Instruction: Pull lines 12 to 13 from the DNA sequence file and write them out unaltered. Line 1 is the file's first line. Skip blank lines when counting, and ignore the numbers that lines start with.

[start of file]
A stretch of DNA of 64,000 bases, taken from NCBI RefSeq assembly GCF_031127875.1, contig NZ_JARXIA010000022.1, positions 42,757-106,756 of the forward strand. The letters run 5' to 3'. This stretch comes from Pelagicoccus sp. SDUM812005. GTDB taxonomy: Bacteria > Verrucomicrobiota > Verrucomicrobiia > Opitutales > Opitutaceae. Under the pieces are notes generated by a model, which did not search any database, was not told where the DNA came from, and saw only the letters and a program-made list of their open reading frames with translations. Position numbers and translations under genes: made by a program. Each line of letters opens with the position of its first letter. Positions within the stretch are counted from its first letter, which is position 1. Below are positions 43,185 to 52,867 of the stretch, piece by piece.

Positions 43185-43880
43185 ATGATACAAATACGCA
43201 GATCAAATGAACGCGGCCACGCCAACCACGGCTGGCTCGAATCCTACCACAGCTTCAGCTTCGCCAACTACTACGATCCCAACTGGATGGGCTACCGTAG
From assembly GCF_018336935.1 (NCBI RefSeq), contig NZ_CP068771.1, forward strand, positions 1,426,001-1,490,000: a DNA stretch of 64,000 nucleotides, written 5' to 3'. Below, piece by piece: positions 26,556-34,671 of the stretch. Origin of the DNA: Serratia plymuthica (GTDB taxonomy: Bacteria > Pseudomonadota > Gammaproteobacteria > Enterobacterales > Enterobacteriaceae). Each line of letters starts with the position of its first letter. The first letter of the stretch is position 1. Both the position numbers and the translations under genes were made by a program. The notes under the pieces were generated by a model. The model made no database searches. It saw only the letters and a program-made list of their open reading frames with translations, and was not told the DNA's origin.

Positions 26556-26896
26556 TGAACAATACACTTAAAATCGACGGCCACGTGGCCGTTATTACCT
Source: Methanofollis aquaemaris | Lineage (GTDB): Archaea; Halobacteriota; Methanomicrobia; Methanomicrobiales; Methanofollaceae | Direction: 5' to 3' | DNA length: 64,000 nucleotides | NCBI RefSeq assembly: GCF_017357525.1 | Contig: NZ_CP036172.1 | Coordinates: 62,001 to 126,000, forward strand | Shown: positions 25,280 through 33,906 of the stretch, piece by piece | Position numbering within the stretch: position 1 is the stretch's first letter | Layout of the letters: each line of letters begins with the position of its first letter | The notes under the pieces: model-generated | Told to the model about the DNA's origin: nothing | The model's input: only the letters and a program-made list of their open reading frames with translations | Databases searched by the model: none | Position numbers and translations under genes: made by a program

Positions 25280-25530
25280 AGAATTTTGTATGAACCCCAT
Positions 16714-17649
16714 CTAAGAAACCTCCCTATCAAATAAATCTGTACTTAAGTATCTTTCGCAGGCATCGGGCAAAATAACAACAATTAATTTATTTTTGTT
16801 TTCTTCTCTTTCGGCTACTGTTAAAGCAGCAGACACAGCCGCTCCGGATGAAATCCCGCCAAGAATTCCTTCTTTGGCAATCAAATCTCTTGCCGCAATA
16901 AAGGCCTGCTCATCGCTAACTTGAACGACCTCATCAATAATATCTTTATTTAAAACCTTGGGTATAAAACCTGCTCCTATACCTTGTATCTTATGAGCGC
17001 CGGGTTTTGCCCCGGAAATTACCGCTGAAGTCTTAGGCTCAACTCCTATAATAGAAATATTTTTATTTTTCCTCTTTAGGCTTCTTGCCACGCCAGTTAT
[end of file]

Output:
16714 CTAAGAAACCTCCCTATCAAATAAATCTGTACTTAAGTATCTTTCGCAGGCATCGGGCAAAATAACAACAATTAATTTATTTTTGTT
16801 TTCTTCTCTTTCGGCTACTGTTAAAGCAGCAGACACAGCCGCTCCGGATGAAATCCCGCCAAGAATTCCTTCTTTGGCAATCAAATCTCTTGCCGCAATA